By Dennis Taylor, Monterey Herald
Release date: 4/23/2015, MONTEREY >> Once upon a time, this kind of send-off was reserved for movie stars, athletes and presidents. Now, a local funeral home is offering a multimedia, multi-sensory, high-tech way to go out in grand style.
Mission Mortuary has created a ShareLife room, where the departed’s pre-produced life story can be shared on a 40-foot movie screen, an experience that incorporates light, sound, even ambient scent to create what they’re calling “a personal and meaningful remembrance experience.”
“In this area, this is one of a kind,” said Nick Bermudez, general manager and funeral director for the mortuary. “It’s about memorializing, personalizing, creating meaningful tributes.”
A sneak preview of the technology on Wednesday included a simulation of a funeral, including a casket flanked by a large photograph of the “deceased,” his golf clubs and golf balls, his military flag (folded into a triangle) and a favorite guitar — the type of personal things that might be included at a typical memorial service.
The enhancement is the enormous screen on the wall behind that display, where mourners might see photographs and/or footage of moments, things or locations that were important in life to the departed.
The film presumably could stand on its own, or might simply provide a backdrop for the person at the podium delivering the eulogy.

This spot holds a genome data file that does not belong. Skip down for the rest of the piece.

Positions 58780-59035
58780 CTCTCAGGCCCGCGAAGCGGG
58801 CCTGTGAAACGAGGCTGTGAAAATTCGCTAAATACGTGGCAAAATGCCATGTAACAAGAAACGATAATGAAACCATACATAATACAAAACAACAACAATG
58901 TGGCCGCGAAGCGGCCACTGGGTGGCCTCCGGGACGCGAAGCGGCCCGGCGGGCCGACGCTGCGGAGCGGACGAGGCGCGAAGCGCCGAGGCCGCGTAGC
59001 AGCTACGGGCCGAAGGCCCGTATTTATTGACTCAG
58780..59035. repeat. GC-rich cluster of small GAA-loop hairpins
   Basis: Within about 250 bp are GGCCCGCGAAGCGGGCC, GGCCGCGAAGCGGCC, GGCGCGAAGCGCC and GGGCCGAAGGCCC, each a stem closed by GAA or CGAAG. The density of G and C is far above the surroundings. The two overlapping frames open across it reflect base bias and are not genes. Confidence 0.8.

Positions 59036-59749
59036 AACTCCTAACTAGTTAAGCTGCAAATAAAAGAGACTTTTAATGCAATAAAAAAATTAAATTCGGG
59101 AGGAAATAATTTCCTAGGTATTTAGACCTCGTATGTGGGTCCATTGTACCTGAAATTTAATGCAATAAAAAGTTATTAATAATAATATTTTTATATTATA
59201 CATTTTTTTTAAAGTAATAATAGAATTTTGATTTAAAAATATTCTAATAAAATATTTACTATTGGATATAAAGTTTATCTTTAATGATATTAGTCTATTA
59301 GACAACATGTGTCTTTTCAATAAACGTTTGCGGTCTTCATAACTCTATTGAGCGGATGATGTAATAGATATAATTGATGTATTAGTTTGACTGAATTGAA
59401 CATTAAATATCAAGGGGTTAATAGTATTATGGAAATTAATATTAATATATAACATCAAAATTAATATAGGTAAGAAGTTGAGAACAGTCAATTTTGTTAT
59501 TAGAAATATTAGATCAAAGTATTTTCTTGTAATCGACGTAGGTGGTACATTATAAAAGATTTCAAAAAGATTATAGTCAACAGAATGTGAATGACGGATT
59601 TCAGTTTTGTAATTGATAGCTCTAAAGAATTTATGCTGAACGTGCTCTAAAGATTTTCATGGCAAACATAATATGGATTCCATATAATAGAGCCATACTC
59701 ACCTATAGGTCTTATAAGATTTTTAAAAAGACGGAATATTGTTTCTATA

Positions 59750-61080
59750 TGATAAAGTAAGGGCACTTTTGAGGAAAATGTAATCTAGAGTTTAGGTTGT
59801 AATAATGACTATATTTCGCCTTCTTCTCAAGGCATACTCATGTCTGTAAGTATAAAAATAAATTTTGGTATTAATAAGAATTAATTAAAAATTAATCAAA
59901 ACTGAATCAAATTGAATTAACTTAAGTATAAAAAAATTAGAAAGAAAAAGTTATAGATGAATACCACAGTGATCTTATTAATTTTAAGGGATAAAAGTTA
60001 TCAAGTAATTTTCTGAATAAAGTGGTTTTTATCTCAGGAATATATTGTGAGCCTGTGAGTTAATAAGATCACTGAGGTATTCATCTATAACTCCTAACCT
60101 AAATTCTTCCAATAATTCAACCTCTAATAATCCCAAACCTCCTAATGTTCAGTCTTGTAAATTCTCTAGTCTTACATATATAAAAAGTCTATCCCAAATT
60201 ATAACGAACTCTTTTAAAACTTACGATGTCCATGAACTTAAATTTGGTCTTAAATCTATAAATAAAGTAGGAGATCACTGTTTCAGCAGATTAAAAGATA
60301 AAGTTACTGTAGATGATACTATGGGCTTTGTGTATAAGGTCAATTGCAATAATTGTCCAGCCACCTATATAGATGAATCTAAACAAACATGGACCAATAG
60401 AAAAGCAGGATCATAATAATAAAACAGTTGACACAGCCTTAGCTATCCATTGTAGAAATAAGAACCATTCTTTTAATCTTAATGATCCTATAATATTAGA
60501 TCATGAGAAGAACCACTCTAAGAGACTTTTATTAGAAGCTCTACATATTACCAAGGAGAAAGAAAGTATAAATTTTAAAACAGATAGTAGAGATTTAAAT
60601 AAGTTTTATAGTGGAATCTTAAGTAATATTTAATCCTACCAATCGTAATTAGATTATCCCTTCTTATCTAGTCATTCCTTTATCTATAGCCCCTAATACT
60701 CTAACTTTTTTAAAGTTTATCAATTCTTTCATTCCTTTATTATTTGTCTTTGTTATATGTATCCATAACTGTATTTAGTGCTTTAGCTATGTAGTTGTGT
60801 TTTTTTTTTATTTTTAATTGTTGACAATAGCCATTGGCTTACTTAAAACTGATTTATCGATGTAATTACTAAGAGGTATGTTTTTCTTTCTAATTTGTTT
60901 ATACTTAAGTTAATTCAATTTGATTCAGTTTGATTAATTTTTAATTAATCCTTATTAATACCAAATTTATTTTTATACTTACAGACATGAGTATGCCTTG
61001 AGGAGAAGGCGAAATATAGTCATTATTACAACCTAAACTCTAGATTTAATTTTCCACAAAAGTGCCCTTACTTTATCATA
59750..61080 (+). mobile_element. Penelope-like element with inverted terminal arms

“ShareLife was created by the same company that created the ‘Soaring California’ exhibit for Disney,” Bermudez said. “It’s the vision of our CEO, Brad Rex, who is the former CEO of Disney’s Epcot Center. When he got into funeral service three years ago, it was for one purpose — to be a leader in innovating. This is one of the first tools he gave to us.
“It’s still very new to us — we’ve had it here for about three weeks, and we’re still learning about it — but we’ve already used it with five or six funerals and the feedback we’ve received has been very positive.”
The mock funeral shown to the media and invited guests on Wednesday included footage of U.S. Air Force jets in flight (the fictional “deceased” person was a veteran) and scenes from the U.S. Air Force Academy, panoramic views of Pebble Beach Golf Links, and pastoral scenery of seascapes and wilderness areas, interspersed with family photos. Anything that was important to the loved one in life presumably could be included in the production of the film.
That includes scent: Ocean, flowers or forest. Even more-intimate smells. “If the funeral is for a grandmother who loved baking, and was famous for her muffins, we’ll have the capability of filling the room with baking smells,” Bermudez said.